Regina alternative school celebrates first graduates
Mother Teresa Middle School bids farewell to first 16 graduates, who are moving on to high school
An independent Regina middle school that caters to students' needs and strengths is celebrating its first crop of graduates.
Mother Teresa Middle School began operating three years ago and is now bidding farewell to its first 16 graduates.
The school targets targets inner-city Regina kids in grades six to eight who are at risk of dropping out.
At Mother Teresa, students are provided with structure and help students at regular schools are not, and are provided with uniforms, food, transportation and arrangements for health care appointments.
Principal Terri Coté said the students are excited to move on, but the graduation celebration is bittersweet.
Our students have had lots of opportunities beyond the academic program to find things that they're interested in and passionate about.- Terri Coté, principal, Mother Teresa School
"They've had such a great experience at Mother Teresa and a community that supports them, so to go off into a new space that's unfamiliar to them, it's probably a bit nerve-wracking," said Coté.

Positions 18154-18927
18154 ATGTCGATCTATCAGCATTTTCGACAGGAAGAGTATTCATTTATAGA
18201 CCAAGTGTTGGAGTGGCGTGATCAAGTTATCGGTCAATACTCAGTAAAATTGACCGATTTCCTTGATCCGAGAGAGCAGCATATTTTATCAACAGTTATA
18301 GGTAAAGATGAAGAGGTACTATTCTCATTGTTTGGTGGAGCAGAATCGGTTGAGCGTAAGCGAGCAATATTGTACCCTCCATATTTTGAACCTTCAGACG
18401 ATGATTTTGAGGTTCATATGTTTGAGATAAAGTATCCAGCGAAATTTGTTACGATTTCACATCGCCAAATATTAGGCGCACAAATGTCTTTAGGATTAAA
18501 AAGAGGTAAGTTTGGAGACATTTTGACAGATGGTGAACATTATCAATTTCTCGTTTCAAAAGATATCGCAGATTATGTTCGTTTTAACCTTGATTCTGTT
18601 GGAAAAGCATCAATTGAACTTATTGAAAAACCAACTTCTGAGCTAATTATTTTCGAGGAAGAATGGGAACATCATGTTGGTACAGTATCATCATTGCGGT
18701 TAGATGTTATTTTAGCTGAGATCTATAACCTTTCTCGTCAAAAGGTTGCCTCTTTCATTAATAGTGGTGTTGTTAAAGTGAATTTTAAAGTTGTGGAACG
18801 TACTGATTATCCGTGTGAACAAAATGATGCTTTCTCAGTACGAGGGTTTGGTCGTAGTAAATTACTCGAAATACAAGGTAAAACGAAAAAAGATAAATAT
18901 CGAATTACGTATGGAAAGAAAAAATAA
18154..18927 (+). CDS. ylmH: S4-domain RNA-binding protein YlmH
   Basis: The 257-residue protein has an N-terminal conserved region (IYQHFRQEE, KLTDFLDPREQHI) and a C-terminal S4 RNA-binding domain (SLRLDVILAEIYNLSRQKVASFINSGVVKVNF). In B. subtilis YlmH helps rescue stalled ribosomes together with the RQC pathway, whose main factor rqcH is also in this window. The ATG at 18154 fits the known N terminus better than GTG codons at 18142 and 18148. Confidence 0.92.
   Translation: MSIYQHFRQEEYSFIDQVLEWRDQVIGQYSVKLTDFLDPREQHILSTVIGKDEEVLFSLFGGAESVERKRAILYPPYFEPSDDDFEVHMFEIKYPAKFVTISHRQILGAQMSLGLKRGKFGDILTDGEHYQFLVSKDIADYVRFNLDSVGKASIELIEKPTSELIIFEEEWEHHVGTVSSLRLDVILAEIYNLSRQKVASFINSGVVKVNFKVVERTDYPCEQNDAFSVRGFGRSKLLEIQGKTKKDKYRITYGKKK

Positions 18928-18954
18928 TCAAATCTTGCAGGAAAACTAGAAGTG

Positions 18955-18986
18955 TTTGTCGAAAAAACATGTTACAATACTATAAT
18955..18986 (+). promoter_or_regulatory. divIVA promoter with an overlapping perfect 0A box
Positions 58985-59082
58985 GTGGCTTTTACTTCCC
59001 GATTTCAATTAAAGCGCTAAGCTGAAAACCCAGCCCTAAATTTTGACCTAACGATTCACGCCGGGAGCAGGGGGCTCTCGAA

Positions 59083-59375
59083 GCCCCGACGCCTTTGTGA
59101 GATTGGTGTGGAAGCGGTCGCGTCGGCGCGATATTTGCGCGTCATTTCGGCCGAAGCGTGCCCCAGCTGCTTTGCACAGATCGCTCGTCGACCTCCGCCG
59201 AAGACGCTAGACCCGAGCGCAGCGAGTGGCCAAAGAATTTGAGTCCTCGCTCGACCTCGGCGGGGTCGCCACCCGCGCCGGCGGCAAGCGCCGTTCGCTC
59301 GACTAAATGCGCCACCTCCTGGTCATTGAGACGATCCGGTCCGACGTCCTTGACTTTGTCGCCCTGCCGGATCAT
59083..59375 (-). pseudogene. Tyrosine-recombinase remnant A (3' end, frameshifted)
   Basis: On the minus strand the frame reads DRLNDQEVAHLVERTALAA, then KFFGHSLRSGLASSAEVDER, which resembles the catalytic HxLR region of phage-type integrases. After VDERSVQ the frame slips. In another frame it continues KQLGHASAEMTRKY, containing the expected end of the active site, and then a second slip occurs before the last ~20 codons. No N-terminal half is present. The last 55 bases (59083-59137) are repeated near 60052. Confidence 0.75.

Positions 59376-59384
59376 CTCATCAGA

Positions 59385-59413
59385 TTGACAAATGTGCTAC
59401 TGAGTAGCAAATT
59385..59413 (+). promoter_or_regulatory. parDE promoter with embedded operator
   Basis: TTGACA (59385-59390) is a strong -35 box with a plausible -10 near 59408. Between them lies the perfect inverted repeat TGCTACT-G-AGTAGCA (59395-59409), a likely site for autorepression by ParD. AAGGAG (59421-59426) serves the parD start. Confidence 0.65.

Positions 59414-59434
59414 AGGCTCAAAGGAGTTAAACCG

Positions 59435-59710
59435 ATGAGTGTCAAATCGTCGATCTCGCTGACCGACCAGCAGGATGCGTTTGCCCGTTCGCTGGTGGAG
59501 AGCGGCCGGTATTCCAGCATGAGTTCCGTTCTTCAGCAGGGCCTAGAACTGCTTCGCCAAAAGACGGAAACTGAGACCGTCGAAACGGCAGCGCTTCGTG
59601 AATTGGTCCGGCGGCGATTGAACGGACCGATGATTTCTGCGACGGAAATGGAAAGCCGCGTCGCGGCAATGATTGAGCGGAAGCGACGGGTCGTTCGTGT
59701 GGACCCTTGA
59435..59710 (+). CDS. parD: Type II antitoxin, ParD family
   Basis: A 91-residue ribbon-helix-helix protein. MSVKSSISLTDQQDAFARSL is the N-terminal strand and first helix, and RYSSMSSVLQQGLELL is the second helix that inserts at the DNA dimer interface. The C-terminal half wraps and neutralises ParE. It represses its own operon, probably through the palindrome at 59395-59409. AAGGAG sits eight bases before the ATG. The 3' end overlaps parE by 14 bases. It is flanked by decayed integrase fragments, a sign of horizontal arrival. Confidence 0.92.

The school is modelled after a network of schools called NativityMiguel. These inner-city schools were started in New York and drastically reduced school dropout rates.
Regina businessman Paul Hill founded the school in Regina as a way to honour the work of Mother Teresa. He wanted to create the same kind of changes she did in his own hometown.
The idea behind Mother Teresa Middle School is for the administration to remove logistical barriers, so all that's left for students to focus on is their education.
The school day also includes an extracurricular program that connects students to the symphony, universities, robotics, arts, yoga classes and sports.
Students are also paired with community mentors.
Coté said all these programs have helped students grow into confident young people over the past three years.
"Our students have had lots of opportunities beyond the academic program to find things that they're interested in and passionate about, so they can also pursue those pieces," said Coté.
Coté said the school will still keep in touch with its students and will help them adjust in high school.